David Cadman is on his way to Copenhagen, Denmark. There, the COPE councilor for Vancouver will act as international president of ICLEA-Local Governments for Sustainability and work to bring national governments on board with thousands of municipal initiatives.
As things stand now, he’s got his work cut out for him.
For weeks, the European media have speculated that Canada will do everything it can to sabotage the UN Climate Change Conference (December 7-18). Prime Minister Stephen Harper only agreed to attend the summit after his American and Chinese counterparts said they would be there. And on December 2, James Hansen, one of the world’s pre-eminent climate scientists, said that the best thing the conference can do for the planet is to end in failure.
Speaking from home while packing for his flight, Cadman remained optimistic.
“It is so important that people understand that turning around the ship of state and getting to a low-carbon economy, is a very, very daunting task,” Cadman told the Straight. “But there is no alternative.”
He said that with cities soon expected to hold two-thirds of the Earth’s human population, it is vital that local governments are heard and convince their national counterparts that the need to reduce carbon emissions is urgent.
The plan, Cadman explained, is for local representatives to meet with national delegates and arrive at strategies to move forward on energy efficiency.
Some 70 heads of state are scheduled to attend COP15. And Cadman said that ICLEI is in contact with the Canadian prime minister’s office.
“Of course, it is very hard to meet with Canada nowadays,” he cautioned. “Because there is nothing to discuss. There is no plan.”
He explained that while Harper has announced he is prepared to address intensity targets, there is no guarantee that this strategy will reduce Canada’s carbon emissions. With intensity targets, individual developments are forced to reduce their emissions. “But,” Cadman noted, “if you do three times as much development, even if it is 25 percent or 40 percent more efficient, you are still going to put out a lot more greenhouse gases.”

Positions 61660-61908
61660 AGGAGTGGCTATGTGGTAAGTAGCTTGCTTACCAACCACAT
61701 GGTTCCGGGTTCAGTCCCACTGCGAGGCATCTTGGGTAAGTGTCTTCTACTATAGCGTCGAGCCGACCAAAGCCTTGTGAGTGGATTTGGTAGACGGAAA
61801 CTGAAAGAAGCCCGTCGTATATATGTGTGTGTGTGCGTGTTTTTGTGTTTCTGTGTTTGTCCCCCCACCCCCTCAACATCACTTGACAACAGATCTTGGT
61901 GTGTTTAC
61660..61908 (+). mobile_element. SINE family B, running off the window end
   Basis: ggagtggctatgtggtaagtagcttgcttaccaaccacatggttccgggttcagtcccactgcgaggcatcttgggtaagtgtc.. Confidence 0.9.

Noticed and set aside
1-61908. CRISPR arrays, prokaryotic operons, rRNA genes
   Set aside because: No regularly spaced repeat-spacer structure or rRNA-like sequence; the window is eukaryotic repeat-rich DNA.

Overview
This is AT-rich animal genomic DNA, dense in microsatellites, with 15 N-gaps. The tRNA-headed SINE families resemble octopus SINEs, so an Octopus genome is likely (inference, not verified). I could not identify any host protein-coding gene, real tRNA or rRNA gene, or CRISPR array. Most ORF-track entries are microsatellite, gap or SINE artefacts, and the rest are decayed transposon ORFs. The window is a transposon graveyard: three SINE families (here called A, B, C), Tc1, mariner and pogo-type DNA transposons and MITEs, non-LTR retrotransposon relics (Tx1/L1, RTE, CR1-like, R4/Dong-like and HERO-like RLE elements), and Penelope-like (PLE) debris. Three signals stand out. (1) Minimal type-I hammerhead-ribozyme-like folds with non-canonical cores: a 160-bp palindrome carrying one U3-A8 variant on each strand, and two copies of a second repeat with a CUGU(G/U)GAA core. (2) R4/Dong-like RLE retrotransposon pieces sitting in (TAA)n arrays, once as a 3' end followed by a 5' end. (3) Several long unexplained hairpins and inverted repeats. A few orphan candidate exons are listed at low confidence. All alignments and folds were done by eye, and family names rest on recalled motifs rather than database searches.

Cadman predicted that Harper will find himself isolated at the summit. “I suspect that they are going to be very lonely,” he said. “I think everyone realizes that they [the Canadian delegation] are the obstacle.”
As the summit’s opening approaches, there has been talk about the emergence of a global cap-and-trade market. Under such a system, countries or corporations that can immediately reduce their carbon emissions would be giving carbon credits. These could then be sold to entities that want to emit greater amounts of carbon dioxide than their cap allows.
It is the possible emergence of such a cap-and-trade system that prompted Hansen to speak out against the summit.
Hansen–who likely deserves more credit than anyone else for the U.S. Congress’s turn on climate change–argues that a cap-and-trade system will not result in the emissions cuts that are necessary to avert dangerous temperature increases around the world.
“This is analagous to the indulgences that the Catholic church sold in the Middle Ages,” Hansen recently told the U.K.’s Guardian. “The bishops collected lots of money and the sinners got redemption.”
Cadman readily admitted that Hansen’s warnings are valid. “From a scientific perspective, I understand his concern,” he said. “But from a realistic perspective, I think we’ve got to see what we have to work with here and try and work with it”¦.It’s the old adage of allowing the perfect to be the enemy of the good.”
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